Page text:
Shoshanna Lonstein is used to attracting unwanted attention. Long before she ever met Jerry Seinfeld, Lonstein coped with the not-so-delicate effects of having a bosom that blossomed at an early age. "When I was 13, grown women would make horrible comments because their husbands had looked at me," she recalls. "People would stare at me on the beach."

It was that scrutiny—rather than the media blitzkrieg launched when the 18-year-old Lonstein became the significant other of the then-39-year-old comedian—that prompted her current incarnation: designer of the Shoshanna clothing line, flirty dresses and sexy swimwear emphasizing looks for well-endowed women. "As soon as I heard she was doing bathing suits I thought, 'Wow, they're going to be yummy!' " says Cosmopolitan editor-in-chief Kate White. "She's always been conscious that women couldn't get a perfect fit."

Now the 26-year-old Lonstein is filling the niche—and thousands of cups sized A to DD—quite nicely. Launched in 1998, the brand last year raked in more than $6 million in sales nationwide. Julia Roberts wore her rose-print corset in Erin Brockovich. And Kristin Davis has donned Shoshanna dresses on Sex and the City. "There's something elegant about the clothes," explains Kal Ruttenstein, a senior vice president at Bloomingdale's. "They're sexy and sweet at the same time."

Lonstein admits her well-publicized romance with Seinfeld may have opened some doors. "Obviously I received more attention than most people would have starting out," she says. "But it wasn't so much positive attention. It's human nature to want to see people fail, and that was terrifying to me."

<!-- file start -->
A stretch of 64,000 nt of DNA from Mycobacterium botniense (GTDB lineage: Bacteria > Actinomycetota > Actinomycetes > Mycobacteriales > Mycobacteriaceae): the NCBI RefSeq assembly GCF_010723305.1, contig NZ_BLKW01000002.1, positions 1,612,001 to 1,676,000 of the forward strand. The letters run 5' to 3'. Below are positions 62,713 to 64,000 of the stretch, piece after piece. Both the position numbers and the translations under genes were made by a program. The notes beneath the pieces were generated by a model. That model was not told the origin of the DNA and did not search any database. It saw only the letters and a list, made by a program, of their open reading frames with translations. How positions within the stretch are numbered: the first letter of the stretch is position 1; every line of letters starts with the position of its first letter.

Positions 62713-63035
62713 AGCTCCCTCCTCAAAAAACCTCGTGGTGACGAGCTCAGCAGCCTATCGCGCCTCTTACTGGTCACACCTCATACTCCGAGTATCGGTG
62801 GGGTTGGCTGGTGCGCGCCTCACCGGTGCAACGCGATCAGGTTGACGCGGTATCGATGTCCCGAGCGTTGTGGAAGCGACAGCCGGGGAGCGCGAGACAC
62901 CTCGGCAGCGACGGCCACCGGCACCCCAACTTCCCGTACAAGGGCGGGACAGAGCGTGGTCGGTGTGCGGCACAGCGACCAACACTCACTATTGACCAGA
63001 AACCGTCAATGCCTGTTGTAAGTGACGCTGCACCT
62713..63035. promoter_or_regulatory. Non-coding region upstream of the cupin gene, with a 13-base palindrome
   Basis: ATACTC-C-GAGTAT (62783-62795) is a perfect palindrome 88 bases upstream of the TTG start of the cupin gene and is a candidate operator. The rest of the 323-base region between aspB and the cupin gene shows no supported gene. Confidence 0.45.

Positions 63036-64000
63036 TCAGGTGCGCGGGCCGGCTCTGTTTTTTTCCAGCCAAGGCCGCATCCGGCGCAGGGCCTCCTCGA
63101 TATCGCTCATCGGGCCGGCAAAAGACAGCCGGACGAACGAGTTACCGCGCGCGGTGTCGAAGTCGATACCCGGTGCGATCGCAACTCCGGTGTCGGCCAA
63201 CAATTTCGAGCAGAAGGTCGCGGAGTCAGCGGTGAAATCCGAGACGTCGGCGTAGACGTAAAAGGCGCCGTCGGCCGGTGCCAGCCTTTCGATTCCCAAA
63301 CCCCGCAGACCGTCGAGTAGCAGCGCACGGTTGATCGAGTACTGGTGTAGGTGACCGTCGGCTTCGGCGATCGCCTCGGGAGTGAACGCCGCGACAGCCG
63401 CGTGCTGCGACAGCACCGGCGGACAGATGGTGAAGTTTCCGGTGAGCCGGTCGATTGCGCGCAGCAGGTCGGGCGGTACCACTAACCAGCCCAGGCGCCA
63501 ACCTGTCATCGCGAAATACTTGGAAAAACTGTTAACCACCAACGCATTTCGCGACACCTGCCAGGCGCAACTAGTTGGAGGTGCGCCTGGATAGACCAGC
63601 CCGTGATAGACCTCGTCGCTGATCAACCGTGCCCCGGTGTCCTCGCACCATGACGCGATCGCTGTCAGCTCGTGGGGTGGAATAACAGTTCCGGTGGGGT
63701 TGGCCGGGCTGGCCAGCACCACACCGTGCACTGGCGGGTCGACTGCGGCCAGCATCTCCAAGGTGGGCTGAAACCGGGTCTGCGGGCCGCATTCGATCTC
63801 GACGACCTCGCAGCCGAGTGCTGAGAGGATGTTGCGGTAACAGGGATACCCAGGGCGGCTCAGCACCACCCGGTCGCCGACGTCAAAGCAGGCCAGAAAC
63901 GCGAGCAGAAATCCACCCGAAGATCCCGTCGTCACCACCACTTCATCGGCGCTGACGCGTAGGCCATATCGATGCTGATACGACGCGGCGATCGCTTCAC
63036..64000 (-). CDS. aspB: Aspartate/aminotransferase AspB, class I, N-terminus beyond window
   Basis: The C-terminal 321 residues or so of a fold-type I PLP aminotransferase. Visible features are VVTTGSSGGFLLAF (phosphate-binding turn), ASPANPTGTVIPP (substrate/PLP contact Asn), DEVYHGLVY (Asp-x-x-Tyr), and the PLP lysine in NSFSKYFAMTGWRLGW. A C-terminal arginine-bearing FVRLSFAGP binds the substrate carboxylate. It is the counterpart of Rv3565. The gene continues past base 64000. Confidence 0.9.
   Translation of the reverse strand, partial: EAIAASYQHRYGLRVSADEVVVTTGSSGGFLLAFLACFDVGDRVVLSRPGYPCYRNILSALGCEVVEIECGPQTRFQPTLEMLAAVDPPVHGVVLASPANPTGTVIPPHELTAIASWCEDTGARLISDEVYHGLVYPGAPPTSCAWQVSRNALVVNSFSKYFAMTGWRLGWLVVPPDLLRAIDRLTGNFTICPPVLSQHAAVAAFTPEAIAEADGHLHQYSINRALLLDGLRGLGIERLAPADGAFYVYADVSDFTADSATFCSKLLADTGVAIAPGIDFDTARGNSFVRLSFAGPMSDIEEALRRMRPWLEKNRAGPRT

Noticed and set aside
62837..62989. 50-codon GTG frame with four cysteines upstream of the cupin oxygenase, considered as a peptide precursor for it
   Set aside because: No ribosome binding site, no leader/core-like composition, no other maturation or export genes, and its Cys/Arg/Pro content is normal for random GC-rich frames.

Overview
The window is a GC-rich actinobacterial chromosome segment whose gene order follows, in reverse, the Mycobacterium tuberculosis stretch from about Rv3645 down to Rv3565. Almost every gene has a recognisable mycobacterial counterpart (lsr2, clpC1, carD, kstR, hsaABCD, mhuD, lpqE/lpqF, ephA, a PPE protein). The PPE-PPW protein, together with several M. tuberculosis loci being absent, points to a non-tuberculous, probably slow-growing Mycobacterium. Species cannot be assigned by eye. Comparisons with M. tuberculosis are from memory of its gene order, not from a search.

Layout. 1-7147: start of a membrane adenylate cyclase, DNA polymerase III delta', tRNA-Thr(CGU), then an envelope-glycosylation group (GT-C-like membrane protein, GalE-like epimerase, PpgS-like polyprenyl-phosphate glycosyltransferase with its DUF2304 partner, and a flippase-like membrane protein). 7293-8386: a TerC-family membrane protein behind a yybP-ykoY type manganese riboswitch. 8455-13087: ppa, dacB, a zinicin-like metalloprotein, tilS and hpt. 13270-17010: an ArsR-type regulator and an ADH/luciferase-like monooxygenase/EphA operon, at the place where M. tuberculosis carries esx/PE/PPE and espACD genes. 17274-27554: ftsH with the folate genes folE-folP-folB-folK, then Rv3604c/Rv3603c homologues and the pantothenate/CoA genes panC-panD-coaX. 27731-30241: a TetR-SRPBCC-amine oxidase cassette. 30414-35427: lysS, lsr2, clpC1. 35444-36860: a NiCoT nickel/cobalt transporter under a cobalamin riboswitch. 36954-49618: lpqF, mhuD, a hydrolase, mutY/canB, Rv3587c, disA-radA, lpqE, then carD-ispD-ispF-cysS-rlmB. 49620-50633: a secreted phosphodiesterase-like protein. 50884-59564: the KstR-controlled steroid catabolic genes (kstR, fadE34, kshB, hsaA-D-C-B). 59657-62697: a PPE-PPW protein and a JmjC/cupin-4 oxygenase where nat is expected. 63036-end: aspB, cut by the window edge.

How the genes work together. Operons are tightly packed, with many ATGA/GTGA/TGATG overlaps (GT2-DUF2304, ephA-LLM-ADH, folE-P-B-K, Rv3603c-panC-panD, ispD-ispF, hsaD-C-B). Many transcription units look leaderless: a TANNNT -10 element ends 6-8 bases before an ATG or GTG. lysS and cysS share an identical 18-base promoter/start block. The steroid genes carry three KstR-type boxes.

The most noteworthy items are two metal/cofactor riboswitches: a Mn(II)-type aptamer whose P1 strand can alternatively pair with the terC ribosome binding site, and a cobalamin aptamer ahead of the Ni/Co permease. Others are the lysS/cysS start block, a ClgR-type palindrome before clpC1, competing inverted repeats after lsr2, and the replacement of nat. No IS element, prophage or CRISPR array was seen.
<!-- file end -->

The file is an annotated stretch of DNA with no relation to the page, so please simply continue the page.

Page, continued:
But failure, it seems, wasn't written in Lonstein's stars. Born on Manhattan's affluent Upper East Side to Zach, 57, chairman of a computer company, and Betty, 54, an ex-ballerina (brother David, a real estate developer, is 23), Lonstein attended all-girls' schools that inspired her take-charge attitude.

Soon after graduating from Nightingale-Bamford School in 1993, she met Seinfeld in Central Park. The following year a smitten Lonstein transferred out of Washington, D.C.'s George Washington University and moved into her own digs in Los Angeles to be near the star. But it wasn't the happily-ever-after she had hoped for. Enrolled in classes at UCLA during the day, she spent most nights eating pizza at home alone. "I was dating someone who worked seven days a week, 24 hours a day," she says. "That wasn't his fault, but we were at different points in our lives." The couple split nearly three years later.

Back in New York after graduating in 1997, Lonstein decided to give fashion design a shot. To learn the trade, she worked sans salary at a lingerie manufacturing plant. Her father eventually kicked in funds, which Lonstein used to make her first samples. "She's a very hard worker," says dad Zach. "At 6 a.m. she's answering her e-mails."

He should know. Lonstein still lives in the family's 14-room Fifth Avenue abode. But she may soon leave the nest, for the weekends anyway. She recently purchased a four-bedroom beach house in the Hamptons. And though the press has linked her romantically to Ben Affleck, Lonstein says she is unattached "for the first time in my life." Not that there's anything wrong with that. "Work is my boyfriend. I focused so much on it and took care of it," she says. "Now it's starting to take care of me a little."

Sophfronia Scott
Natasha Stoynoff in New York City

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  • Natasha Stoynoff.